Rahul-Sonia-gandhi-670-Reuters
Rahul Gandhi, a lawmaker, speaks to Sonia Gandhi (R), who is his mother and India's ruling Congress party chief, during the Indian National Congress meeting in Jaipur, capital of India's desert state of Rajasthan January 20, 2013. — Photo by Reuters

NEW DELHI: In an emotional speech after taking over the mantle as Congress party’s vice-president in Jaipur on Sunday, Rahul Gandhi told his cheering supporters that power was poison, but he was accepting it to empower the poor.

“Last night each one of you congratulated me. My mother came to my room and she sat with me and she cried... because she understands that power so many people seek is actually a poison,” Mr Gandhi said.

He was speaking at the All India Congress Committee session where he was unofficially anointed as a prime ministerial candidate in the 2014 elections.

Striking a personal note, the 42-year-old leader in his maiden address as party vice-president, recalled the moments when his mother and Congress chief Sonia Gandhi walked into his room at night.

He recalled the time his grandmother, the then prime minister Indira Gandhi, was assassinated in 1984 by security guards with whom he used to play badminton as ‘friends’ and how his father Rajiv Gandhi, who was himself “broken inside”, showed a “glimmer of hope” to the people.

The young leader received a standing ovation from the audience, which included his mother and Prime Minister Manmohan Singh as he said: “We should not chase power, only use it to empower others.”

He said his mother could see that power was poison “because she is not attached to it. The only antidote to this poison for all of us is to see what it really is and not become attached to it. We should not chase power for the attributes of power. We should only use it to empower the voices.”

Mr Gandhi recalled that as a little boy, “he loved to play badminton. I loved it because it gave me balance in this complicated world. I was taught how to play in my grandmother’s house by two policemen who protected my grandmother as my friends.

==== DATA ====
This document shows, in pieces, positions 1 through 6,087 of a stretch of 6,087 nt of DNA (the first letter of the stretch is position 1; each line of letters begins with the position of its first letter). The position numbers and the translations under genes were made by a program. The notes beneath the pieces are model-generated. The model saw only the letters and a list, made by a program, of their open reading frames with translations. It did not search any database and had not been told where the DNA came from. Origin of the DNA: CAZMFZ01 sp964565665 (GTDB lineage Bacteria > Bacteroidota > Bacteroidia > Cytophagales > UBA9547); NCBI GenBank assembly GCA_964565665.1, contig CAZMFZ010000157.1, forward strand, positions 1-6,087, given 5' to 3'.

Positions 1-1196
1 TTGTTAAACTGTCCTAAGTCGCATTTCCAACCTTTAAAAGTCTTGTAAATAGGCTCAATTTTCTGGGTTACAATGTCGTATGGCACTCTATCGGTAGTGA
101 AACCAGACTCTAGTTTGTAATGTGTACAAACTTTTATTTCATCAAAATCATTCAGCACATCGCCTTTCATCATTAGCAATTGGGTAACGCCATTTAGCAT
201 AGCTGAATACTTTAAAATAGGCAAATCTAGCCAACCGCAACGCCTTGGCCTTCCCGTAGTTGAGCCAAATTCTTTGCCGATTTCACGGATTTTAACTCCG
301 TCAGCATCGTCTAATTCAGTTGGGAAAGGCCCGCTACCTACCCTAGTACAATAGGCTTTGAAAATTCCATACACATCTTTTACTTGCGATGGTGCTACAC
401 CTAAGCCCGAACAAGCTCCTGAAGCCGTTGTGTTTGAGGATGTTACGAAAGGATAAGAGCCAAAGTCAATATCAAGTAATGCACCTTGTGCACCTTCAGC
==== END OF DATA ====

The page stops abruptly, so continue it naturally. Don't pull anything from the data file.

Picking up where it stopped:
“Then one day they killed my grandmother and took away the balance from my life. I felt like I had not felt before.”

He recalled how he knew his father was “broken inside” and “terrified of what lay in front of him”.

“My father was in Bengal and he came back.... It was the first time in my life that I saw my father crying. He was the bravest person I knew and yet I saw him cry. I could see... I was small, but I could see my father was broken. They had taken away his mother and he was broken. In

those days our country was not what it is today.”

Until 1984, before his father took power, India was considered to be a worthless country. “In the eyes of the world we had nothing, we were worthless.... Nobody thought about us. That same evening I saw my father addressing the nation on TV. I know like me he was broken inside. I know like me he was terrified of what lay in front of him. As he spoke in that dark night, I felt a small glimmer of hope.”

He said that he realised he had a big responsibility in front of him and that people were standing behind him.

“Congress party is now my life, people of India are my life. I will fight for people of India and for this party. I will fight with everything that I have.”


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